25 Years Later, That 1st Home Opener Seems Like Yesterday

Eric Young walked to home plate, leading off the bottom of the first inning of the first game the expansion Rockies ever played in Denver on that afternoon of April 9, 1993. A record-setting crowd of 80,277 made its presence known.

“The fans had been wanting baseball for so long in the whole region,” Young recalled. “That afternoon there was something special in the air. It was like something big had to happen.”

And it did.

Young took the first five pitches thrown by Expos pitcher Kent Bottenfield, working a full count. And on the next pitch, Young swung a magical swing. The first Rockies batter, in the first game ever played in Colorado, hit a home run.

Okay, it wasn’t the first home run in franchise history. Two days earlier, at Shea Stadium in New York, Dante Bichette connected off Bret Saberhagen of the Mets, but that was back East. That was just an appetizer for the baseball fans in the Rocky Mountain region.

Young’s home run. However, …

“Those people were so excited, I said to myself, `I got to do something special,” Young said. “When I hit that pitch it was like 80,000 people rose up and made sure that ball went over the fence. For the rest of my life I’ll never forget that. It’s never going away in the minds of the fans, which means I’m never going away, either.”

The Rockies, who had scored one run in losing the first two games of the seasons to the Mets right-handed duo of Dwight Gooden and Bret Saberhagen, finished that afternoon at Mile High Stadium with the first win in franchise history, 11-4. Young went 4-for-4.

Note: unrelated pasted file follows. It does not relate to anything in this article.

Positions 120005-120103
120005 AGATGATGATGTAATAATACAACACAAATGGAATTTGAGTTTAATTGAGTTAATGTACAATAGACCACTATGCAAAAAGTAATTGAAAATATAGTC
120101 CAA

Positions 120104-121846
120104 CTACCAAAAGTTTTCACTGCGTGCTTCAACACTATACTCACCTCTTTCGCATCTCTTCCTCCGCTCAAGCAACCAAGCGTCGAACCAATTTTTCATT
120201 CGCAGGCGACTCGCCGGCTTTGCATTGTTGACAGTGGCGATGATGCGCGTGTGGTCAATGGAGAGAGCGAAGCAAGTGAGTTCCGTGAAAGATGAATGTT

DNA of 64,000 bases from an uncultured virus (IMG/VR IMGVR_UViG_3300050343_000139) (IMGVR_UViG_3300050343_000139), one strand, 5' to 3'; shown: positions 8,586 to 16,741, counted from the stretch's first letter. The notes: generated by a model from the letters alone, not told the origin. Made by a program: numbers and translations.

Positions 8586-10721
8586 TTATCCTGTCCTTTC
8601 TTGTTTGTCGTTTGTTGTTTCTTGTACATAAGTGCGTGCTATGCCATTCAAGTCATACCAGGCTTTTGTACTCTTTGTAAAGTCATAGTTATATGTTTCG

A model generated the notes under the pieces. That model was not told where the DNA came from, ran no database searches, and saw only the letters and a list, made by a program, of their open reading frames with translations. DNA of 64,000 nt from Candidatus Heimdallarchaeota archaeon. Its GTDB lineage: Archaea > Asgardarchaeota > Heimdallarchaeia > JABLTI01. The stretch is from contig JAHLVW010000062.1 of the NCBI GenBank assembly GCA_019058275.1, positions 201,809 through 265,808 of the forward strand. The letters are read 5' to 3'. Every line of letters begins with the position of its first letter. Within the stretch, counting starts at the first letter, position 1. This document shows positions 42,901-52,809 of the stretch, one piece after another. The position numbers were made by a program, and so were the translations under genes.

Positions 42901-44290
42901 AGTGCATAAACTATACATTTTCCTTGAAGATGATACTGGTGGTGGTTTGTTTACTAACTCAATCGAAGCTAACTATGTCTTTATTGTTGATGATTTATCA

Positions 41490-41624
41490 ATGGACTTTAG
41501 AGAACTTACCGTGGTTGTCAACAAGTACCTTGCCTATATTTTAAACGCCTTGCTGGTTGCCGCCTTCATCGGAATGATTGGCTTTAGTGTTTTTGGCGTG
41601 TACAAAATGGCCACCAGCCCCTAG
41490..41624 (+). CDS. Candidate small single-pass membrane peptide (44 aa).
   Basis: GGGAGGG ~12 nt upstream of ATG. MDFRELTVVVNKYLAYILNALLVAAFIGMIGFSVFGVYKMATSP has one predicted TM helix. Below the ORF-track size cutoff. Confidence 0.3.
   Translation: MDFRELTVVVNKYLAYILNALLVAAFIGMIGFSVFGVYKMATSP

The impact of that afternoon, 25 years ago, wasn’t lost on Young’s teammates.

“The stadium was filled and the place was electric,” said Joe Girardi, the Rockies original starting catcher. “If you look at my career, I got to do some great stuff – play for the Cubs, be part of an expansion team, win a world championship (with the Yankees). Those are things you can never forget. The chance to be part of something from the ground level like that (first Rockies) team was special.”

And it wasn’t lost on the team’s management.

“I’ll never forget that moment,” said the late Jerry McMorris, the original managing general partner of the Rockies. “There are always going to be great moments, but that one was special. I remember to saying to Charlie (Monfort, another general partner), `To think Major League Baseball passed over Colorado and went to some of the other places it went to.’

“That game was a final statement that we were right, that the Rocky Mountain region was ready for the major leagues.”

Ready? The Rockies drew a record 4,483,350 fans to Mile High Stadium that season. It is a record, considering the seating capacity of the new stadiums, that figures to never be broken. And the Rockies did that with 79 home dates, twice being forced to play doubleheaders before the split-doubleheader became a staple for makeup games.

And that was a team with a group of basically unknowns, even among each other. Pitcher Bryn Smith, in fact, handed out name tags for each player to wear during spring training so they would know who each other was.

It was a team that went 67-95, including a 13-game losing streak from late July into early August.

“Most of the projections I remember seeing were that (the Rockies) might draw a couple million fans,” McMorris said. “I didn’t know. You had to go by what the experts were thinking. Clearly, everybody missed the regional attraction of the franchise.”

Twenty-five years later, nobody is questioning the Rocky Mountain region's big-league status.

Their expansion cousin Marlins have floundered, despite winning two world championships. The Rockies, meanwhile, have flourished, from the first day until today.

Tracy RingolsbyComment